If I were at the 26th UN Climate Change Conference talking to world leaders, I’d want them to understand that climate change concerns more than the environment. It concerns the health of populations, long-term finances and the economy. Politicians and citizens will recognise the importance of this issue when seen through the lens of the myriad of issues it impacts. It’s vital to enable citizens to feel part of decision-making. This isn’t something that is done to communities; it’s done with and for communities. It isn’t just about the particular policy challenges that we see at COP26. It’s about how nations can make sure citizens fully engage to drive forward this climate agenda. Otherwise, we’ll be back here year after year. But with the populations behind us, we will make progress.
My biggest hope is that climate change becomes an issue given equivalent weight to education or healthcare. There can be arguments about exactly how we address it, but all political parties see it as something voters care about. This isn’t a green issue, or a left or right issue. It’s something that stretches across all our concerns and values. If we can get to that point of awareness, we’ll have the transformation in place to fulfil what science tells us. Then we should be able to create a fairer, brighter future for communities across the globe.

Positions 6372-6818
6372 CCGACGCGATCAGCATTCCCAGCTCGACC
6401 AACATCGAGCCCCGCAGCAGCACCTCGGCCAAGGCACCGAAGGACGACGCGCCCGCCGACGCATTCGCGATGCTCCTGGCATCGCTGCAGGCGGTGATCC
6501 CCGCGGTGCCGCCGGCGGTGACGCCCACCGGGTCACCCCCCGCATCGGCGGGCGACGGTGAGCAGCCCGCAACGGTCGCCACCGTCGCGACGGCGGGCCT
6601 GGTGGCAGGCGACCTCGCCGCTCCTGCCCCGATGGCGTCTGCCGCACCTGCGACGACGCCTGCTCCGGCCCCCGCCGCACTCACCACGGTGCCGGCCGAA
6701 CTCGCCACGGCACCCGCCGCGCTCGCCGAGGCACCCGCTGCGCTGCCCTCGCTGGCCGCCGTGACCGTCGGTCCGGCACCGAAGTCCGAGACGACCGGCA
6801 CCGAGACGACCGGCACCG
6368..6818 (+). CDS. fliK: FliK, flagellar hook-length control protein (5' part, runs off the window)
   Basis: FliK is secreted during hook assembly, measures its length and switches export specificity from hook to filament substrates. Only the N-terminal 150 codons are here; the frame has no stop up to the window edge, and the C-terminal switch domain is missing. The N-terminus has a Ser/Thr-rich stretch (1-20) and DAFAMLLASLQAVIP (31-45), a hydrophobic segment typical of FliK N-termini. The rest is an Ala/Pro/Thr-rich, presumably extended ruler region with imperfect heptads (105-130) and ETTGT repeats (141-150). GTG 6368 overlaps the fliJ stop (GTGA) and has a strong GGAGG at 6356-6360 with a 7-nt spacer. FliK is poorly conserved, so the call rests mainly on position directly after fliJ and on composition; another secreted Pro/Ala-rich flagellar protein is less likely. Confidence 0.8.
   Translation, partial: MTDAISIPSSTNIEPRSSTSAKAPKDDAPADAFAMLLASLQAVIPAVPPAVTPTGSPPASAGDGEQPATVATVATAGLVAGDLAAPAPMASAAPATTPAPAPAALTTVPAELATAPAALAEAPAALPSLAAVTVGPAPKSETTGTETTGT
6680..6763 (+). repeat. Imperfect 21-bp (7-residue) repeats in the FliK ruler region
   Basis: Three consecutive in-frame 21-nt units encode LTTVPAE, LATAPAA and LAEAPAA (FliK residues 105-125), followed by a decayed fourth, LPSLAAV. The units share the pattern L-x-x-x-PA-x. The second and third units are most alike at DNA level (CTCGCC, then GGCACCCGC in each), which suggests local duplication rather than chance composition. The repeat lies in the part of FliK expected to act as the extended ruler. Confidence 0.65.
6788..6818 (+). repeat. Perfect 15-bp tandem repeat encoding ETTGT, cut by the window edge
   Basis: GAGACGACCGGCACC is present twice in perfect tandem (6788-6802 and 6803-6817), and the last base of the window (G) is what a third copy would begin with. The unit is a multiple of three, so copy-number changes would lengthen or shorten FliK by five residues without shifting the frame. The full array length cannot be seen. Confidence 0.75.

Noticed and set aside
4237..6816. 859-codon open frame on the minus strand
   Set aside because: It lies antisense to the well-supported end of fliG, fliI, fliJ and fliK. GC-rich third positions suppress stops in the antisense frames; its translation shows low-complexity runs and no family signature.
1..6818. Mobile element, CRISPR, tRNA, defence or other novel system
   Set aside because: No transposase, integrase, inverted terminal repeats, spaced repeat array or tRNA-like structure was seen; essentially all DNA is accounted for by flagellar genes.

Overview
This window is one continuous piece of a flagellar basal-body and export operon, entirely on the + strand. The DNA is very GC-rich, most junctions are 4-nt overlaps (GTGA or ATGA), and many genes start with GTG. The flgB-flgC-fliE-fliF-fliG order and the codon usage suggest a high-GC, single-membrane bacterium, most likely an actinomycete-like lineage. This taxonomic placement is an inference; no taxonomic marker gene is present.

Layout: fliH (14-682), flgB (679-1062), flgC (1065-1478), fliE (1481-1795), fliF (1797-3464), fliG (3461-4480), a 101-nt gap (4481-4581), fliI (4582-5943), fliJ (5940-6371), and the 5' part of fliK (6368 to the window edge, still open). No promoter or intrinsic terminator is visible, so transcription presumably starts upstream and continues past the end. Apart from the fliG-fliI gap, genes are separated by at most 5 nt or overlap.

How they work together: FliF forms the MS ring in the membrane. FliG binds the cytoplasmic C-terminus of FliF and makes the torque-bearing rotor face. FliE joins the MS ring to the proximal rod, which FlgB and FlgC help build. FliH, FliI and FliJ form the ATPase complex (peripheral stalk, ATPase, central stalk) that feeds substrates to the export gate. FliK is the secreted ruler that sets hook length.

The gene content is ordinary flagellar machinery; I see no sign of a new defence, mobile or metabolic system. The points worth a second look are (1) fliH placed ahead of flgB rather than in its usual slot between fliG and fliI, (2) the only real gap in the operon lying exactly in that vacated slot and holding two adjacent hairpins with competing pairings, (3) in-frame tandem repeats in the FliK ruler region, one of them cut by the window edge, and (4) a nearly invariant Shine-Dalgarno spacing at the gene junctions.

Jamie Clarke is the Executive Director of Climate Outreach since 2013. He is a proven international speaker and considered writer who feels as comfortable addressing the UNFCCC as co-authoring books such as Talking Climate. In his studies as a social scientist, he focused on the crossover of societal and environmental issues.
Climate Outreach is the first British charity to focus exclusively on public engagement with climate change. The partnership between Climate Outreach and the IKEA Foundation will help governments engage their citizens around climate change and mobilise everyone to work together to take urgent climate action.